September: In ReviewPosted by Justin Spicer
Every month, the world is inundated with innumerable music choices across all genres and styles. SSG Music can’t begin to cover the disparate strands of noise that graces this vast planet, let alone our desks. “In Review” hopes to remedy this by showcasing a few gems and clunkers that we’ve missed as a given month has passed us by. Consider it our humble offering to you.
This month we catch up on new offerings from Wilco, Tori Amos, Miminokoto, A Winged Victory for the Sullen, and Barn Owl as well as the DVD reissue of 1991: The Year Punk Broke.
A Winged Victory for the Sullen
Stars of the Lid veteran Adam Wiltzie joins with composer Dustin O’Halloran to create seven haunting tracks, each more hauntingly beautiful than the previous. Matching the delicacy and intricacy of a well composed movie soundtrack, the self-titled debut from Wiltzie and O’Halloran speaks to those moved by the unpredictability of a plastic bag being swept up in a ground swell.
Wiltzie’s soft touch has driven Stars of the Lid’s minimalistic approach for nearly 20 years. It’s Dustin O’Halloran’s stringed interludes that breathe new life into the elegant ambience of A Winged Victory for the Sullen. The duo has labeled themselves “harmonic Robitussin” and one listen nails down the sweet aesthetic. Recalling the rise and fall theatrics of Rameses III (the UK trio, not the sexually charged emperor), the band’s self-titled is a work of divine meditation.
Despite continuing delays with the vinyl pressing, A Winged Victory for the Sullen is crafted with the turntable in mind. The hiss and crackle of a spinning disc meeting metallic needle will only add new dimensions to an album overflowing with them. Each listen is a new discovery and to ignore O’Halloran and Wiltzie’s latest venture is to turn your back on all the beauty the physical world has to offer.
Wilco has always presented itself as fan-friendly and though the band’s presence lately has found it more comfortable as a brand than as a liaison between audience and entertainers (using their name to christen books, bikes, beer, and of course their last album). But I’m here to tell you Jeff Tweedy doesn’t give a damn about you if you don’t relish him in the now (I have the unprovoked “F— You!” and the cold shoulder asking for explanation e-mails to back it up).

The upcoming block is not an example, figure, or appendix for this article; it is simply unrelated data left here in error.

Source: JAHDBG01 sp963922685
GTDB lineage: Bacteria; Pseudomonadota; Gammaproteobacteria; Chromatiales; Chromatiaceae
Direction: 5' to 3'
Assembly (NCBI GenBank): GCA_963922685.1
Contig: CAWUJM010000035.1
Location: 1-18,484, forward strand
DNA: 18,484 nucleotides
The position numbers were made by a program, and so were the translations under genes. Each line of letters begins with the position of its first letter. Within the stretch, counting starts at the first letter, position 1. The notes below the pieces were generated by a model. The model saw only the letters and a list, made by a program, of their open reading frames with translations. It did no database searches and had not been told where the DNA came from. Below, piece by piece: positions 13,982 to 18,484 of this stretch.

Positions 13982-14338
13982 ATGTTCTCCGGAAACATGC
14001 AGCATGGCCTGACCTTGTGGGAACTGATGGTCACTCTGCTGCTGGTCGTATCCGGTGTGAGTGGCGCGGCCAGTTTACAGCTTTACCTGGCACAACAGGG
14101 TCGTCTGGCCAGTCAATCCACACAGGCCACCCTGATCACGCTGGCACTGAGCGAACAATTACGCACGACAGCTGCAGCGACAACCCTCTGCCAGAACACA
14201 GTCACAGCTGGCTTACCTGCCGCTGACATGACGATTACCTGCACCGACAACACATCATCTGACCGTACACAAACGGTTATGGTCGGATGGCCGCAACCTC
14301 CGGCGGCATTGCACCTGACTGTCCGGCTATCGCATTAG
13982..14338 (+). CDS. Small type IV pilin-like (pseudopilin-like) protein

Wilco enters their eighth album (and the first on their newly established label) The Whole Love, with the same attitude Tweedy has presented to non-Rolling Stone/Spin/Paste media in recent months. If you’re not on board with what Wilco’s producing, than you’re not a “fan” and your opinion is meaningless.
Sad to say, so is the music Wilco has produced in the post-A Ghost is Born world. Lead single “I Might” echoes Tweedy’s new fiery attitude, with John Stirratt’s bass fuzzed with ferocity and the band’s rhythm section equally perturbed. However, the good times and snarling attitude doesn’t last. The broken-down reboot “Art of Almost” dares to hearken to the ghost of Summerteeth but lands in the junkpile of the tossed-off jams Wilco included in its 2004 book. But it’s the back half of The Whole Love that finds the band recycling its worst material: that of Sky Blue Sky and Wilco the Album. It’s now become evident that Tweedy isn’t in a rut, this is just who he has become. All the sinus surgeries, kicked drug habits, and axed band members (maybe Jay Bennett DID have the answers?) have turned Fun Tweedy into mush.
There’s a scene from That Thing You Do when Faye, having finally had it with Jimmy’s attitude, calls him out for saving his sincerity and love for his songs. The Whole Love proves the same for Tweedy, furthering the divide between his old fans and his new following. It’s beginning to seem that maybe Wilco was more than just Tweedy’s prose, and that even the talents of Glenn Kotche and Nels Cline can’t save the band for its crash with mediocrity. No amount of f-you’s is going to clean up this mess we’re in.
Formed from offshoots of Japanese legends Acid Mothers Temple, Miminokoto return stateside with new album, Hitoyogiri. Much like the music of the Sub-Sahara region, Japan has quietly but mind-blowingly re-imagined classic American and British psychedelia. Miminokoto takes it a step further blending far-out sounds with claustrophobic garage rock embellishments, taken from old and new influences alike.
The album kicks off with name sake, “Hitoyogiri,” a stoner jam that erupts into flames of violent guitar strums. But the trio shows off their softer (but no less edgy) side with follow-up “Midsummer’s End,” a simple flower power pop turn. It’s a vibe that is largely left unchanged; Hitoyogiri is allowed to blossom under the energy of Haight-Ashbury with the workman Zen of Japanese reinvention. “Milky Light” is the only glimpse of a band caught up in Grateful extravagance but please excuse this one indulgence, for even its distorted course is far more Crazy Horse than Jerry in execution.